Locust Street Letters
By Frank Lawrence Vernon
Philadelphia: St. Mark's Church, Locust Street.
ST. MARK'S, PHILADELPHIA.
THE SUNDAY NEXT BEFORE ADVENT, 1931.
MY DEAR PEOPLE:
This is the last Sunday in the Christian Year. It is a day for retrospect. We have made the round of commemorations. We have received the Sacraments. We have persevered in the prayer life. We have made our offerings of possessions and time and energy. Or else we have not. But in either event the year has gone. God and we alone know what we have done with it.
It is also a day of preparation. The new year lies ahead. Four weeks of penitence will usher it in. The preparatory word will be “repent.” Repentance is rooted in faith and illumined by hope. The Kingdom of Heaven is not beyond reach. It is at hand. Whatever we made of the old year, we can make something of the new.
Religion is a much more simple thing than we are apt to suppose. It is much less complicated than we are inclined to imagine. The first step toward making it simple is to be simple ourselves. The first step toward making it direct is to be direct ourselves. Our Lord has told us this. He has told us that we must become as little children. Little children are simple and direct. They have other delightful traits. Their humility disarms us. Their charity melts us. Their capacity for forgiveness pierces us. Their trustfulness startles us. But it is their simplicity and directness which take us by storm. We have our responsibility for educating them. But God help us if we do not allow them to educate us. The love of children is the chief human civilizing influence. It was John Fiske who said that we owe our civilization to the lengthened period of human infancy. It has always been so. “A little child shall lead them.” When Advent is over we shall be kneeling at the manger in which shall lie the Holy Child who leads us. If we follow Him to the end, we too shall have become as little children. Then we shall be ready to enter the Kingdom of Heaven. For then we shall have become humble, charitable, forgiving, trustful, simple and direct.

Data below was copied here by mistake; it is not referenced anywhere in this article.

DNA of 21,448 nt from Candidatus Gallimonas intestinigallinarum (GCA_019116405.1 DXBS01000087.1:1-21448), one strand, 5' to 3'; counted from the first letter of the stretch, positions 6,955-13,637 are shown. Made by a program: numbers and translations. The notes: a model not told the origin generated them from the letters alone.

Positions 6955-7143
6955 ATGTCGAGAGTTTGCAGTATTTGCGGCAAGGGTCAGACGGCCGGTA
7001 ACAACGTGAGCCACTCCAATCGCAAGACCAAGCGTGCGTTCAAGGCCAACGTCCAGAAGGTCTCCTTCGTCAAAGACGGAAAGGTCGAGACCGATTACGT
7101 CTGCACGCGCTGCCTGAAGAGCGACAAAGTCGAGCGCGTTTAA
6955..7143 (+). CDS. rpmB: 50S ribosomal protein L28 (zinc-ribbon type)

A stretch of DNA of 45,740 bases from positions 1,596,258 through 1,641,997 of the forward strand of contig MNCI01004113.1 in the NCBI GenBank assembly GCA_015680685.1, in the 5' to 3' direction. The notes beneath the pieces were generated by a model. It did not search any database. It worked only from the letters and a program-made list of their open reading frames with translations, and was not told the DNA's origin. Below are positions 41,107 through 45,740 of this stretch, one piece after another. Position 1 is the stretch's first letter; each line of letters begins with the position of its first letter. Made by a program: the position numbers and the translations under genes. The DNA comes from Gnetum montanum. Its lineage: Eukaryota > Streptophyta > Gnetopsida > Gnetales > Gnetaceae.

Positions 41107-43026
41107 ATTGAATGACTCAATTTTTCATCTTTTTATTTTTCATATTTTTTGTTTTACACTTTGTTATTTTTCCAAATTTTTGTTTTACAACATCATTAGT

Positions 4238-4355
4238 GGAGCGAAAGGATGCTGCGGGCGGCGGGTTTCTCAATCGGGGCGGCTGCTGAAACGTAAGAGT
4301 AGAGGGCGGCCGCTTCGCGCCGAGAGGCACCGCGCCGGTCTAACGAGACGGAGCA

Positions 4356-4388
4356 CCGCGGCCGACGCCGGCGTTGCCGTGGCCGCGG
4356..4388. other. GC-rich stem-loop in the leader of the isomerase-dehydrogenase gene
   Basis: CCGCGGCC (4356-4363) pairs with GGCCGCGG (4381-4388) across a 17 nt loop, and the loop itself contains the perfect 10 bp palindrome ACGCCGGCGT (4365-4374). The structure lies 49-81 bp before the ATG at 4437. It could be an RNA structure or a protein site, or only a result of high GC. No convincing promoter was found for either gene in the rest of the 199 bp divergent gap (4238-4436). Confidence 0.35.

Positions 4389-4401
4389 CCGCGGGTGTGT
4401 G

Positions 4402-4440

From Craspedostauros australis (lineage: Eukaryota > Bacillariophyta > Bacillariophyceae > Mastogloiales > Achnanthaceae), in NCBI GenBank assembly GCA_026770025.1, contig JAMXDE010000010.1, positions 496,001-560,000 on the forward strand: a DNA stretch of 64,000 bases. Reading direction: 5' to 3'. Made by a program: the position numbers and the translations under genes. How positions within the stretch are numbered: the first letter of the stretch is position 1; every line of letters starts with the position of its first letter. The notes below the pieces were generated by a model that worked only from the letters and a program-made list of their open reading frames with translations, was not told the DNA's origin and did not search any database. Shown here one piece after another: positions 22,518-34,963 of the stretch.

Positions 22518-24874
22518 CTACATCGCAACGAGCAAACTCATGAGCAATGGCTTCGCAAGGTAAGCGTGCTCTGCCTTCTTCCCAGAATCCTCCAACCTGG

If during this past year we have made even a little progress towards the virtues of childhood, we shall be able to bear the sight of our failures. I have often quoted from “Delight in the Lord,” by Father Considine. He wrote, “when a person of mere ordinary virtue commits a sin, it takes him some time to feel the same towards God, as he did before. He cannot realize the wonderful generosity of the Heart of God. When a Saint commits a sin, he runs to God at once like a little child to its mother, and confesses it humbly, without excuse or palliation, like a brave, honest, confiding child. Then the next moment he is just as happy with God as he was before. The Saint understands sin better than the ordinary person, but what is far more important, he understands God better.
Then don’t you think it would help us all if we regained our childlike simplicity in the use of the Sacraments? After all we need not explain the Sacraments so laboriously. We really do not know enough about God and the supernatural to do that very well. But when we use the Sacraments simply, they have a wonderful way of explaining themselves. A penitent may know as much about the Sacrament of Penance as a theologian. A Communicant may know as much about the Eucharistic Mysteries as a doctor of Divinity.
Affectionately in Our Lord,